The best way to conceptualize this is to imagine all the stars and galaxies on the edge of a rapidly expanding balloon. This is why we can now detect things that are 46 billion light years away from us despite the universe only being 13.8 billion years old (http://www.space.com/24073-how-big-is-the-universe.html).
What is revealed to us with our most advanced instruments is limited to the speed of light, which is what makes up the observable universe. We can only speculate what is beyond this point.
With this in mind, at some point millions of years into the future, all the galaxies that we can now detect will have expanded beyond the reach of light. We will no longer see them or be able to detect them in any way under the known laws of physics. It will be as though they no longer exist.
What happens if life on another planet in a distant galaxy develops after this period of time? Suppose they reach the same level of scientific sophistication we have now. They could have all the equivalent methods, capabilities, and scientific understanding we have yet would amass entirely different data without ever knowing that something was missing.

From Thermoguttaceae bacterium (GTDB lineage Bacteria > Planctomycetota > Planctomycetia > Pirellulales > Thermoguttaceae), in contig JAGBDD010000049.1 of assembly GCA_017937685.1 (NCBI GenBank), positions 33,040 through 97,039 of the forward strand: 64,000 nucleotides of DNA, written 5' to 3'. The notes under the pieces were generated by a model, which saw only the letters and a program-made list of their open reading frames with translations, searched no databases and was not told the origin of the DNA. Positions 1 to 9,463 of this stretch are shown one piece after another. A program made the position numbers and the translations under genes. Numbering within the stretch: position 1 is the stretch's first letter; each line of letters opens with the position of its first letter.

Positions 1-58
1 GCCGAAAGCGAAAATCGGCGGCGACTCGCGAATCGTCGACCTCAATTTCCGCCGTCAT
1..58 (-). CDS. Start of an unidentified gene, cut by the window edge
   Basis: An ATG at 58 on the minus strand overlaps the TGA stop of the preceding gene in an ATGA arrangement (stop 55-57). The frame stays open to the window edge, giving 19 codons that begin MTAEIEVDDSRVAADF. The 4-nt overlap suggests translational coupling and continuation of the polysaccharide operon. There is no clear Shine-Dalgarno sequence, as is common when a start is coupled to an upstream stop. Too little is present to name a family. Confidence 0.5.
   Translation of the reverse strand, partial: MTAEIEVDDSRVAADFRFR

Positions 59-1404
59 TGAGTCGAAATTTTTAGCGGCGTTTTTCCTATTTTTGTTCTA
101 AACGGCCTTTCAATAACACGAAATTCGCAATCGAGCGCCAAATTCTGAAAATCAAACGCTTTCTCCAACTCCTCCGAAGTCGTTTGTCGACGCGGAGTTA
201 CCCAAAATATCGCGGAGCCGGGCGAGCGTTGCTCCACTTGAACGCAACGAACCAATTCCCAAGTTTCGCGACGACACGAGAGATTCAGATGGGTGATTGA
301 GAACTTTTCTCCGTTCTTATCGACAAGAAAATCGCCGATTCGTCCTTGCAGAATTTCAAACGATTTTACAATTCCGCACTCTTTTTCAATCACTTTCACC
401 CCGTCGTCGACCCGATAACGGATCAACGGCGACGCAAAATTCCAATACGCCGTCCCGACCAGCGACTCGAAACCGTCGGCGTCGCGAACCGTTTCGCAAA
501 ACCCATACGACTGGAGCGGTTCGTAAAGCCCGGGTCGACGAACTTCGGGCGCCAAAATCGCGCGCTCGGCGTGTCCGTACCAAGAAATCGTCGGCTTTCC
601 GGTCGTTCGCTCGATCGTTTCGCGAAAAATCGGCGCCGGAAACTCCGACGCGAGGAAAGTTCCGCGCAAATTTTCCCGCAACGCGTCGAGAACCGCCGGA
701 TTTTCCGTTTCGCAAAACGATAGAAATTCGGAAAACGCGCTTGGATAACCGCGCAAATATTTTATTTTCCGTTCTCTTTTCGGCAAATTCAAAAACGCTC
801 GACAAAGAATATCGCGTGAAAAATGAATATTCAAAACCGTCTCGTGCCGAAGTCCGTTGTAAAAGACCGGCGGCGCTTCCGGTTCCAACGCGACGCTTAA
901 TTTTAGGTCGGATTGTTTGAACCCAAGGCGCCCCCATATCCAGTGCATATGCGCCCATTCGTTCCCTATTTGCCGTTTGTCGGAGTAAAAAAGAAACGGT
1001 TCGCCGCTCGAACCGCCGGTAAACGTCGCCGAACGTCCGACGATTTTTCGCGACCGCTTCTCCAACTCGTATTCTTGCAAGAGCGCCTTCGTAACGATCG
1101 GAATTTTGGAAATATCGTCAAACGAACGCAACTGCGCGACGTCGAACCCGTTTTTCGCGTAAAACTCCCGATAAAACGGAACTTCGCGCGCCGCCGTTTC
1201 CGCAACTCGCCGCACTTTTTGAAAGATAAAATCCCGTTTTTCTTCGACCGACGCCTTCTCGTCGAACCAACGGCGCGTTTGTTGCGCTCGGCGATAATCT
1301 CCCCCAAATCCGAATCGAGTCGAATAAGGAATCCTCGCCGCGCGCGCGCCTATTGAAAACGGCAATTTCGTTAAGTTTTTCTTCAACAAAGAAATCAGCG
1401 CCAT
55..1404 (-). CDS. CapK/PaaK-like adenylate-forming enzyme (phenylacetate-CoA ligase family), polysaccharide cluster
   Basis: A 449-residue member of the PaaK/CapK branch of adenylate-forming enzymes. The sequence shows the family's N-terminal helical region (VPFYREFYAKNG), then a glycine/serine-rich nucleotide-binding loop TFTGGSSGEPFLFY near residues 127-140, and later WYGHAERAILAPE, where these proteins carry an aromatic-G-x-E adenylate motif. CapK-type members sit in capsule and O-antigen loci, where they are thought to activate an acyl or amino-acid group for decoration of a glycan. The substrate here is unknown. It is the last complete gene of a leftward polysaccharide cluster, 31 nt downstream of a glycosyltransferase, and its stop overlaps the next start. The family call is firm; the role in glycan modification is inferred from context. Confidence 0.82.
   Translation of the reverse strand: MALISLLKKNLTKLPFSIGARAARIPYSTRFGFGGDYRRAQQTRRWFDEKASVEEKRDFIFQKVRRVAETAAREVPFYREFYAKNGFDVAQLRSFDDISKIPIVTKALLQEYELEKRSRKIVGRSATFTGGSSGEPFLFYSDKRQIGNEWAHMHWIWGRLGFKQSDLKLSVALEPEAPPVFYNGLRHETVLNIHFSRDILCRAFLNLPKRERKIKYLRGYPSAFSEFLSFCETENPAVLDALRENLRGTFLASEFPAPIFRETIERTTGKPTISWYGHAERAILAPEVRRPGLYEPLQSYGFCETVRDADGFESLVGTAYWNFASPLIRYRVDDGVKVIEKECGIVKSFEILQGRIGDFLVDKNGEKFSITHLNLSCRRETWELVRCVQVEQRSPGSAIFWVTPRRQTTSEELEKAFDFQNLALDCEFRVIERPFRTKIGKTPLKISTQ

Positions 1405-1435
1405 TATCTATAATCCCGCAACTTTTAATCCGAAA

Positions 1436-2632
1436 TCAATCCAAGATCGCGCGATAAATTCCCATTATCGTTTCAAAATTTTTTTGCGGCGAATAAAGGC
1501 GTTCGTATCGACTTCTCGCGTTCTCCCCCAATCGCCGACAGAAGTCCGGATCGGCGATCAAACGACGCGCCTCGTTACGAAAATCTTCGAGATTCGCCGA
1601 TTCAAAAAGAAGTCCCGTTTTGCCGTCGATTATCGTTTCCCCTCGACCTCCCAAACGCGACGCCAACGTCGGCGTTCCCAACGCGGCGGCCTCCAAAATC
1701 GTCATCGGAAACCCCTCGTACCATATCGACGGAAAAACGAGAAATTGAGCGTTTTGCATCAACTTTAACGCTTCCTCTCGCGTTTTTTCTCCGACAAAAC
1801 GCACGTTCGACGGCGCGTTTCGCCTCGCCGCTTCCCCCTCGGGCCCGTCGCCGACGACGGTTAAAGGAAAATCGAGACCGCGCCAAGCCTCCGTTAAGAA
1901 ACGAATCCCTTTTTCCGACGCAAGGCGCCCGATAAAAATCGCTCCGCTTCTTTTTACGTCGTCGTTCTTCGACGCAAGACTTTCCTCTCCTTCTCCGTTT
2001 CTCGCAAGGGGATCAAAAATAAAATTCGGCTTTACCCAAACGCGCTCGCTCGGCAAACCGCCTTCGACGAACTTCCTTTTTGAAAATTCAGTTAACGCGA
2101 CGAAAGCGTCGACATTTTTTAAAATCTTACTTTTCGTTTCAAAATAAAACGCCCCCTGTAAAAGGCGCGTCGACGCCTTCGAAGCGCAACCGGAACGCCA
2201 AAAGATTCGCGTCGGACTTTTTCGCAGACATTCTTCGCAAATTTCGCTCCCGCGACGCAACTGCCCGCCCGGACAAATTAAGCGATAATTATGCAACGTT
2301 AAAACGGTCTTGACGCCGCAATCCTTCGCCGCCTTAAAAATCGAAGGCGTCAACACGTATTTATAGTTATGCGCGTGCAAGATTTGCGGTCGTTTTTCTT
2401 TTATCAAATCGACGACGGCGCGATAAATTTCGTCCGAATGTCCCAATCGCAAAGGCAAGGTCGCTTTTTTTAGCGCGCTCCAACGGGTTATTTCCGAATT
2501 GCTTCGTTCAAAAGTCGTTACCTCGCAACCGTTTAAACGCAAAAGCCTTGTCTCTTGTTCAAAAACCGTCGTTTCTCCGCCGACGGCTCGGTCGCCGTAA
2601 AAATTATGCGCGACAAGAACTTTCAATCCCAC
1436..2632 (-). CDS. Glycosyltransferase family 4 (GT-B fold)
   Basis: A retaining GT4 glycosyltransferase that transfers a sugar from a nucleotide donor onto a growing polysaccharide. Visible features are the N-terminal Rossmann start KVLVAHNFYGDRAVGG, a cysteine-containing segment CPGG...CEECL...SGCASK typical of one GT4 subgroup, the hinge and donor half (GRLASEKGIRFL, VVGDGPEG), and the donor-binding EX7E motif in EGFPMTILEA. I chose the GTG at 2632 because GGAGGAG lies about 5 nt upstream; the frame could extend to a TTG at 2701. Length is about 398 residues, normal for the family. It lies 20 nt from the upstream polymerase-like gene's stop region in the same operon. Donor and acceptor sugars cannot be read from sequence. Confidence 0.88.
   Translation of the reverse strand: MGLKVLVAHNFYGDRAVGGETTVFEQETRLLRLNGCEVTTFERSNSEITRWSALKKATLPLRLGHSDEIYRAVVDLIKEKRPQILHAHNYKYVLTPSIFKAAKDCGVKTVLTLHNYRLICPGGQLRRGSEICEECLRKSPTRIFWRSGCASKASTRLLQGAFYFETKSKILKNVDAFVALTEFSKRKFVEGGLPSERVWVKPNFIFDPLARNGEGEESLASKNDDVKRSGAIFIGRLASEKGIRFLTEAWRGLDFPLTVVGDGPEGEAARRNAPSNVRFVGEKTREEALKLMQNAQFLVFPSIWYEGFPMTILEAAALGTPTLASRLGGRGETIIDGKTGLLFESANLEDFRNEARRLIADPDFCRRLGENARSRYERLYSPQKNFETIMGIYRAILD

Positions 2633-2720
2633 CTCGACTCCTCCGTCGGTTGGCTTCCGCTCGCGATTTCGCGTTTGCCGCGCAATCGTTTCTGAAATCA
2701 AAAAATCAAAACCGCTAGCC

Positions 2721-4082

In fact, for this future life form, all the best data would suggest they live in a single galaxy in the midst of an infinite empty space. Simply because of time, their understanding of the universe would be severely lacking yet perfectly credible given the circumstances.
WHAT iF we're that life form?
How do we even know what we might be missing? What information might no longer be available to us that would tell an entirely different story about the state of the universe?
What if our questions about why the universe is expanding would have been obvious in a prior time?